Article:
Language Development (Older Learners):
- Share and discuss “I wonder” questions and find the answers in a relevant resource.
- Ask your learner what time period in the past he/she would have liked to live in. Research that time period and find out what it would be like to live in that era.
- Introduce your learner to a Thesaurus and start increasing his/her vocabulary with words they are curious about. Create a personal dictionary with new vocabulary words.
Discover the values covered in this story through guided activities and fun projects that ensure learner involvement.
Arts and Crafts ideas for Creatively Understanding the Virtues
Arts & Crafts Activities (Younger Learners):
Honey Ball Cookies — No-Cook Recipe
Source: National Honey Board (www.honey.com/consumers)
- 1/2 cup powdered sugar
- 1/2 cup peanut butter
- 1/2 cup honey
- 1-1/2 cups Rice Krispies cereal
- 1/2 cup raisins
- and 1/2 cup chocolate or multicolored sprinkles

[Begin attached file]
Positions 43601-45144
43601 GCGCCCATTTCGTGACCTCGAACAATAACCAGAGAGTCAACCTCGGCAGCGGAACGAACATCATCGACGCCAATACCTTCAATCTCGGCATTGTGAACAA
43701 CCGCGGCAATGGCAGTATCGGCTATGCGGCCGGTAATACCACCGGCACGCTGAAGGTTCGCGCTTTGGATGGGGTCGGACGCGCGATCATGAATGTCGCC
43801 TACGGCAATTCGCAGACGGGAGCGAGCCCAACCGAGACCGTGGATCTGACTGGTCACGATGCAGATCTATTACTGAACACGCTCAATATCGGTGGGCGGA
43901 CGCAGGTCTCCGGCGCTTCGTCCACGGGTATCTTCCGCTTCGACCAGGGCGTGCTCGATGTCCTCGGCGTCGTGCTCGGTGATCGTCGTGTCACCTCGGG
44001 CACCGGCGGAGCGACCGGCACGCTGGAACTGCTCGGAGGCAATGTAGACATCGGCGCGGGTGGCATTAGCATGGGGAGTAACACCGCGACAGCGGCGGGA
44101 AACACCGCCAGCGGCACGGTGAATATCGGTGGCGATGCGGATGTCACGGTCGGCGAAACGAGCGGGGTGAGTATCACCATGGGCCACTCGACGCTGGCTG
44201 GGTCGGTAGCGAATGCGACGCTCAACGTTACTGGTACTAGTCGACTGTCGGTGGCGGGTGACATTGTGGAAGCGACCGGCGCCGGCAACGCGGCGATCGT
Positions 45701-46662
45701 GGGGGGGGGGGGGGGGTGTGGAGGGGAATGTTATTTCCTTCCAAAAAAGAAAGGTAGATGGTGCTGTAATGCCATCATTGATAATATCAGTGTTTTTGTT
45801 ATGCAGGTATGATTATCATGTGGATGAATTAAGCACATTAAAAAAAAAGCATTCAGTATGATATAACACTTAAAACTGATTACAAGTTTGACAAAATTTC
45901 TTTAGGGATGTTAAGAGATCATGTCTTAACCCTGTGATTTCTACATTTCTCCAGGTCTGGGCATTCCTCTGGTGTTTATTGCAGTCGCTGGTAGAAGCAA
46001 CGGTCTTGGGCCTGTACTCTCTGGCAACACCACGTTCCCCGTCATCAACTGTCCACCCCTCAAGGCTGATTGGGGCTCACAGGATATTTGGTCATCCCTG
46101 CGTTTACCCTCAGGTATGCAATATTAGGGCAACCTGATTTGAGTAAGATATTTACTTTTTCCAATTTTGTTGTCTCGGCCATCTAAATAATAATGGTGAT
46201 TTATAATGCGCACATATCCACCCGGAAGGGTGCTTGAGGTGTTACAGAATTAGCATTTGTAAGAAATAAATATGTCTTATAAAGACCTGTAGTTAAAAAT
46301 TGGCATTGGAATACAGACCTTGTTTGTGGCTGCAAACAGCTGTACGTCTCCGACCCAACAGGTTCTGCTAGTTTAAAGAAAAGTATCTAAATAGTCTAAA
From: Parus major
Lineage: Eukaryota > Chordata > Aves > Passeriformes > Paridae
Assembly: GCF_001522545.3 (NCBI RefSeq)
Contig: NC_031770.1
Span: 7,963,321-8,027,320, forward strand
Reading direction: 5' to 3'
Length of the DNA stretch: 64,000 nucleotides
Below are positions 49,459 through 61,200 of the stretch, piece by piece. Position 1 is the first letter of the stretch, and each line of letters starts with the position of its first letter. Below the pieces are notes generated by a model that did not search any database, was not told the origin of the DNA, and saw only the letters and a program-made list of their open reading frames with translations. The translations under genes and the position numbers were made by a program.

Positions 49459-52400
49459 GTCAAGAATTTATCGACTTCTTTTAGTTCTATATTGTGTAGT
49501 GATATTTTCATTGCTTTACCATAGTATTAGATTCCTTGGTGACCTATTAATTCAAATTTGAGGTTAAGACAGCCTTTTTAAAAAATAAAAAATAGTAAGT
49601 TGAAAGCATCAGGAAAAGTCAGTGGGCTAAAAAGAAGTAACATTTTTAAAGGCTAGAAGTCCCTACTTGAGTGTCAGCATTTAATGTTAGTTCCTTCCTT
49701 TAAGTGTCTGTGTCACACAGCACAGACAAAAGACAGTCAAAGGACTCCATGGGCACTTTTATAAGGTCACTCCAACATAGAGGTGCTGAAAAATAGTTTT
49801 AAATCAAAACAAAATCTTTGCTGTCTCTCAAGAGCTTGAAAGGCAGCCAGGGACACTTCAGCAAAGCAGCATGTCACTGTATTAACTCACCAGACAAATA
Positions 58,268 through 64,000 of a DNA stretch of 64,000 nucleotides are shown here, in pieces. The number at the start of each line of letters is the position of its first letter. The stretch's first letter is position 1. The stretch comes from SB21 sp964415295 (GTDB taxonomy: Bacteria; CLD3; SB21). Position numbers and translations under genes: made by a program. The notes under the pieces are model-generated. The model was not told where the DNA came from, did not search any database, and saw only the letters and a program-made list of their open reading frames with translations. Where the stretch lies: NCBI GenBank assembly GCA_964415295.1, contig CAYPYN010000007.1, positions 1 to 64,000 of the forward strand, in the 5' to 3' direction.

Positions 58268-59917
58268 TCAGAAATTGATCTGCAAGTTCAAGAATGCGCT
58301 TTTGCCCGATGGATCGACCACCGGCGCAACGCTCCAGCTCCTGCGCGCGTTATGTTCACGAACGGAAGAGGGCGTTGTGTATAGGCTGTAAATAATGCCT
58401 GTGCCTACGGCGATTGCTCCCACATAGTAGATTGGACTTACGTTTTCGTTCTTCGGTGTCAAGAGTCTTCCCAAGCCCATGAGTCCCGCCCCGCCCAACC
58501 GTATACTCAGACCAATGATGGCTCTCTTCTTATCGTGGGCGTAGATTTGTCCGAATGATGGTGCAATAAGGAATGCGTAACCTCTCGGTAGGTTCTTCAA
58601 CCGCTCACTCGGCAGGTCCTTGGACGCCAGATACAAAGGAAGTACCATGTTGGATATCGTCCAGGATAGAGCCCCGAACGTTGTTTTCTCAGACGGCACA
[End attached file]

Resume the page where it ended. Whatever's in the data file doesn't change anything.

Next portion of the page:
- Place a sheet of waxed paper on a cookie sheet socookies won’t stick.
- Combine powdered sugar, honey and peanut butter in a medium bowl.
- Stir until mixed well. Stir in cereal and raisins.
- Using hands, shape mixture into 1-inch balls.
- Roll balls in sprinkles and place on a cookie sheet.
- Refrigerate for 1 hour.
- Cookies should feel firm when touched.
Rank the Bears
- Work with an assortment of teddy bears.
- Have your learner rank them by height, weight, fluffiness, firmness, cutest, cuddliest, fastest, funniest, most lovable, etc.
- Materials: Glue, water, paintbrush, coffee grounds, construction paper, and bear template.
- Assist your learner in cutting and preparing a bear.
- Have your learner paint the bear with watered down glue.
- Sprinkle coffee grounds on the bear.
- Finish by shaking off the excess coffee grounds.
Arts & Crafts Activities (Older Learners):
- Word Collage
Have your learner choose an inspirational word he/she likes. Using the
thesaurus, find all the synonyms for that word, then create a collage
filled with the newly learned words. Decorate the collage with color.
- Paint the Picture
Have your learner create a picture for one of their favorite stories.
- Cover Art
Design a new cover page for one of their favorite books.
Involvement Tips (All Ages):
When you read with your learner, you establish so many advantages:
- A bonding that gives your learner a sense of security and well-being.
- A positive attitude towards reading as they grow up.